Another ska single from the archive. On the Island label from 1966. More of an R&B cover than a ska song.
Wikipedia says - "Born Millicent Small in Clarendon, she was the daughter of an overseer on a sugar plantation and she was one of the very few female singers in the early Ska era in Clarendon. She was already recording in her teens for Sir Coxone Dodd's Studio One label with Roy Panton (as the duo Roy & Millie), together they produced the hit "We'll Meet." She was brought her to England in late 1963 by Chris Blackwell who would later discover Bob Marley. Her fourth recording, "My Boy Lollipop," cut in London by a group of session musicians including guitarist Ernest Ranglin and featured Smalls childlike, extremely high-pitched vocals became of the few international ska hits reaching number two in the U.S. and number one in the U.K. in 1964. It remains one of the biggest-selling reggae or ska discs of all time with more than seven million sales.
She was perceived as a one-hit wonder novelty artist and she only made the Top 40 one more time, with the "My Boy Lollipop" sound-alike "Sweet William." She released an entire album with these two hits. In a trivial piece of information legend has it that popular British singer Rod Stewart played the Harmonica on "lollipop", more significantly the earnings from the sales of "lollipop", Chris Blackwell's first hit helped him to secure a strong firm hold in the music industry to later cultivate the likes of Reggae legend Bob Marley and Rock groups such as U2."
More excellent mento tinged ska from the 60's. Not sure of the date. I see now where Go-Feet got it's idea for a record label from! Some bohemian bongo playing by Count Ossie on Soul Drums with Leslie Butler. The flip has Lynn Tait and the Jets accompanying .
Wikipedia says - "The Gayladsare aJamaicanvocal group. They were one of the toprocksteadyvocal groups active in Jamaica between 1963 and 1973. The group, formed inKingston, originally consisted of singersHarris "B.B." Seaton,Winston Delano Stewartand Maurice Roberts; Seaton and Stewart had previously been successful as the duo Winston & Bibby.There would be several line-up changes throughout The Gaylads' ten year history, with Maurice Roberts remaining the only constant member.
Besides recording several hit records, The Gaylads also backed many influential musicians (including Ken Boothe) on recordings.
Roberts, the lone remaining original member, selected brothers Randell and Hopeton Thaxter to carry on the Gaylads name; the new lineup never matched the success of its predecessor, however, and after releasing the album, Love and Understanding, as the Gayladds, Roberts dropped any reference to the moniker and rechristened the trio the Psalms, landing as backing vocalists for Bunny Wailer. The founding duo of Seaton and Stewart reformed for the first time in over two decades for an appearance at the 1991 Studio One concert, and two years later Roberts joined them for a performance at the Rocksteady Reunion in Kingston. Seaton, who began his solo career in 1973 with the albumThin Line Between Love and Hate and enjoyed success throughout the years to follow—subsequently relocated to London to helm his revived Soul Beat imprint.
Some of their hits included one of the first singles encouraging repatriation - "Africa (We Want To Go)," "Joy In The Morning"; "Red Rose," (for Coxsone Dodd at Studio One), "It's Hard To Confess," "Over the Rainbow's End"(for Sonia Pottinger) and "My Jamaican Girl" (for Leslie Kong / Beverley's).
Another bouncy ska single from Blue Beat label circa 1964.
Wikipedia says - " Lloyd Charmers was born inKingston, Jamaica.His professional career began in 1962, when he performed as The Charmers with Roy Willis onVere Johns'Talent Hour, starting arecordingcareer soon after. When The Charmers split, he joinedSlim SmithandMartin Jimmy RileyinThe Uniques. Charmers subsequently moved on to asolocareer, releasing twoalbumsin 1970, and also recording x-rated tracks such as "Birth Control", and the albumCensored, these more risqué outings appearing under his real name or as 'Lloydie & The Lowbites'.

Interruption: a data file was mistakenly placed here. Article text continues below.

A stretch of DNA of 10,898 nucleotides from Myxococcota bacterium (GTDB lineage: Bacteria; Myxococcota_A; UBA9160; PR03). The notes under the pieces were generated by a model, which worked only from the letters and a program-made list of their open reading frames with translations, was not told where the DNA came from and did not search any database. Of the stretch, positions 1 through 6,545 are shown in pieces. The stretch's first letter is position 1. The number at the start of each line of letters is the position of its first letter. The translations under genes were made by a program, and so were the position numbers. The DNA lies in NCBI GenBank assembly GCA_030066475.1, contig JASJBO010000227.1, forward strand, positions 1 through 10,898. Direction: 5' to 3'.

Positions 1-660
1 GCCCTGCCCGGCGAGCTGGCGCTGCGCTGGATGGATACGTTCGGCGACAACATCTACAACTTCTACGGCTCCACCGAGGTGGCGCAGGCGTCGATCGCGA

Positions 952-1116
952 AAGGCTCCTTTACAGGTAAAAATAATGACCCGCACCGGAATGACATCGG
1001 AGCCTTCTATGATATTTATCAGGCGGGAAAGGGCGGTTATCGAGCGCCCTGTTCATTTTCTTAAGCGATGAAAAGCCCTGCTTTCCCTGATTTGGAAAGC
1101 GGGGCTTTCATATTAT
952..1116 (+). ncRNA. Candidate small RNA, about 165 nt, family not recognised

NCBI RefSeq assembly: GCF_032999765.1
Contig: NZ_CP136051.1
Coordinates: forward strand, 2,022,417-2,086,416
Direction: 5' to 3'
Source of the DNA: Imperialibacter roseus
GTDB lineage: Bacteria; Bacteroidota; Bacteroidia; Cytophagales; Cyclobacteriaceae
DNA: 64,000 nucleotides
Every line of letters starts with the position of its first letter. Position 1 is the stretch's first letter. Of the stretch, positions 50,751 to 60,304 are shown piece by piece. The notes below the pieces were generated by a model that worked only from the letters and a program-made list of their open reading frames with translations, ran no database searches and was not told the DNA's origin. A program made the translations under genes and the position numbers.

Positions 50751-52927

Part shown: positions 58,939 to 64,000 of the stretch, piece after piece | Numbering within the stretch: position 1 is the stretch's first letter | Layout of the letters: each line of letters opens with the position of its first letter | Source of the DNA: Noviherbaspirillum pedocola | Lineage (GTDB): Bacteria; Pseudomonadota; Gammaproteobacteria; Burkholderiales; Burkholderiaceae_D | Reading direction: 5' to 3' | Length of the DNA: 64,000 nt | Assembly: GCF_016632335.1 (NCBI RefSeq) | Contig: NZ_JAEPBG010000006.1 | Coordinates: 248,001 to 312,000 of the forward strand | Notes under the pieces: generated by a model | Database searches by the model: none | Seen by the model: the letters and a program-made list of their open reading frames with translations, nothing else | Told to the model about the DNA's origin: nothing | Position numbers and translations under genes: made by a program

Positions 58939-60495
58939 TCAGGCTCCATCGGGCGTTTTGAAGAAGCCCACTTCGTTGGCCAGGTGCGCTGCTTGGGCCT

A bit of a mystery record here for those of you with a detectives brain. CBW could be the artist or the initials of the person who owned the record - who knows? Nice ska tune one side that sounds like "What a Bom Bom" . Lots of similar titled ska songs out there with Bom Bom or Bam Bam in the mix. The other side is more of a R&B tune, but the title escapes me. Maybe some of you will have better luck pinning it down. Any ideas most appreciated.
Cover versions on the Bell label from the 60's I would imagine. Thank You Pretty Baby was originally recorded by Brook Benton and Sleepwalk was a big hit for Santo & Johnny. Pleasant enough alternatives that remind me of all those covers on the Woolworths "Embassy" label that were popular in the 60's and 70's.
Another old ska single on the Blue Beat label from 1963. Not sure if i have featured this on here before but well worth hearing again. Enjoy It also known as Enjoy Yourself - a hit for The Specials in the 80's I think.
Wikipedia says - "BornCecil Bustamente Campbellon Orange Street inKingston, Jamaica.His middle name was given to him by his family in honour of the Labour activist and first post-Independence Prime MinisterWilliam Alexander Clarke Bustamante.In the early 1940s Campbell was sent to live with his grandmother in rural Jamaica where his family's commitment to the Christian faith gave him his earliest musical experiences in the form of church singing as well as private family prayer and hymn meetings.Returning to live at Orange Street while still a young boy; Campbell attended the Central Branch School and St. Anne's School. While at school Campbell performed three or four times a week at the Glass Bucket Club as part of Frankie Lymon's Sing and Dance Troupe; rock 'n' roll themed shows were popular during the 1950s with the Glass Bucket Club establishing a reputation as the premier music venue and social club for Jamaican teenagers at that time.Upon leaving school Campbell found himself drawn to the ranks of followers that supported the sound system of Tom the Great Sebastian. Jamaican sound systems at that time were playing American rhythm 'n' blues and Campbell credits Tom the Great Sebastian with his first introduction to the songs and artists that would later influence his own music:the Clovers' "Middle of the Night", Fats Domino's "Mardi Gras in New Orleans", the Griffin Brothers featuring Margie Day, and Shirley & Lee.